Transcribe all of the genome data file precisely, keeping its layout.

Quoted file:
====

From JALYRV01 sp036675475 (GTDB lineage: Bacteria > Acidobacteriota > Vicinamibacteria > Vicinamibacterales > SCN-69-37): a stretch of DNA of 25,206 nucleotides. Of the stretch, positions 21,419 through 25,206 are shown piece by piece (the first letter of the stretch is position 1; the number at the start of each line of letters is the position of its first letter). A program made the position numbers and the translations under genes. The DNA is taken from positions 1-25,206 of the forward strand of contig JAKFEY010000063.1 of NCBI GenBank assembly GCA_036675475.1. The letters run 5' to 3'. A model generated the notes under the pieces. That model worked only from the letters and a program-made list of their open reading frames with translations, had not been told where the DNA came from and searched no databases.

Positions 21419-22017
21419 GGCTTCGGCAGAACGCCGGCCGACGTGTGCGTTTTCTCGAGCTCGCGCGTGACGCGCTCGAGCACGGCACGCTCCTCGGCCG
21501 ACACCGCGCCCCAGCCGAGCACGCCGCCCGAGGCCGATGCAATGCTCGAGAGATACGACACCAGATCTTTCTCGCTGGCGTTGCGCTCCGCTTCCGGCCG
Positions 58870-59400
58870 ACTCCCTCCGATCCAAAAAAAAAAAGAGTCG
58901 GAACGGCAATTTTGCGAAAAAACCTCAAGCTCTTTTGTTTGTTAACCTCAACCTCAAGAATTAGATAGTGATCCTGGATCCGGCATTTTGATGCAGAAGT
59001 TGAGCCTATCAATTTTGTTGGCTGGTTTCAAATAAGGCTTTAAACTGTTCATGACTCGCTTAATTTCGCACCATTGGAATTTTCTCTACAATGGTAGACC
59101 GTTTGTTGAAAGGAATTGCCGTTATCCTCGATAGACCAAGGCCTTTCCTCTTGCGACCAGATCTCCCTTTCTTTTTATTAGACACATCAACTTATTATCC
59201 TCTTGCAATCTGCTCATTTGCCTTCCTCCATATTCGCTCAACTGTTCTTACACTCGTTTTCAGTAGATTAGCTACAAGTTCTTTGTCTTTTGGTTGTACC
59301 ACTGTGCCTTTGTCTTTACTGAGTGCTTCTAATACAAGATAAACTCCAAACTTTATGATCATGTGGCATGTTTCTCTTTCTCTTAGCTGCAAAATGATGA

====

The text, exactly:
From JALYRV01 sp036675475 (GTDB lineage: Bacteria > Acidobacteriota > Vicinamibacteria > Vicinamibacterales > SCN-69-37): a stretch of DNA of 25,206 nucleotides. Of the stretch, positions 21,419 through 25,206 are shown piece by piece (the first letter of the stretch is position 1; the number at the start of each line of letters is the position of its first letter). A program made the position numbers and the translations under genes. The DNA is taken from positions 1-25,206 of the forward strand of contig JAKFEY010000063.1 of NCBI GenBank assembly GCA_036675475.1. The letters run 5' to 3'. A model generated the notes under the pieces. That model worked only from the letters and a program-made list of their open reading frames with translations, had not been told where the DNA came from and searched no databases.

Positions 21419-22017
21419 GGCTTCGGCAGAACGCCGGCCGACGTGTGCGTTTTCTCGAGCTCGCGCGTGACGCGCTCGAGCACGGCACGCTCCTCGGCCG
21501 ACACCGCGCCCCAGCCGAGCACGCCGCCCGAGGCCGATGCAATGCTCGAGAGATACGACACCAGATCTTTCTCGCTGGCGTTGCGCTCCGCTTCCGGCCG
Positions 58870-59400
58870 ACTCCCTCCGATCCAAAAAAAAAAAGAGTCG
58901 GAACGGCAATTTTGCGAAAAAACCTCAAGCTCTTTTGTTTGTTAACCTCAACCTCAAGAATTAGATAGTGATCCTGGATCCGGCATTTTGATGCAGAAGT
59001 TGAGCCTATCAATTTTGTTGGCTGGTTTCAAATAAGGCTTTAAACTGTTCATGACTCGCTTAATTTCGCACCATTGGAATTTTCTCTACAATGGTAGACC
59101 GTTTGTTGAAAGGAATTGCCGTTATCCTCGATAGACCAAGGCCTTTCCTCTTGCGACCAGATCTCCCTTTCTTTTTATTAGACACATCAACTTATTATCC
59201 TCTTGCAATCTGCTCATTTGCCTTCCTCCATATTCGCTCAACTGTTCTTACACTCGTTTTCAGTAGATTAGCTACAAGTTCTTTGTCTTTTGGTTGTACC
59301 ACTGTGCCTTTGTCTTTACTGAGTGCTTCTAATACAAGATAAACTCCAAACTTTATGATCATGTGGCATGTTTCTCTTTCTCTTAGCTGCAAAATGATGA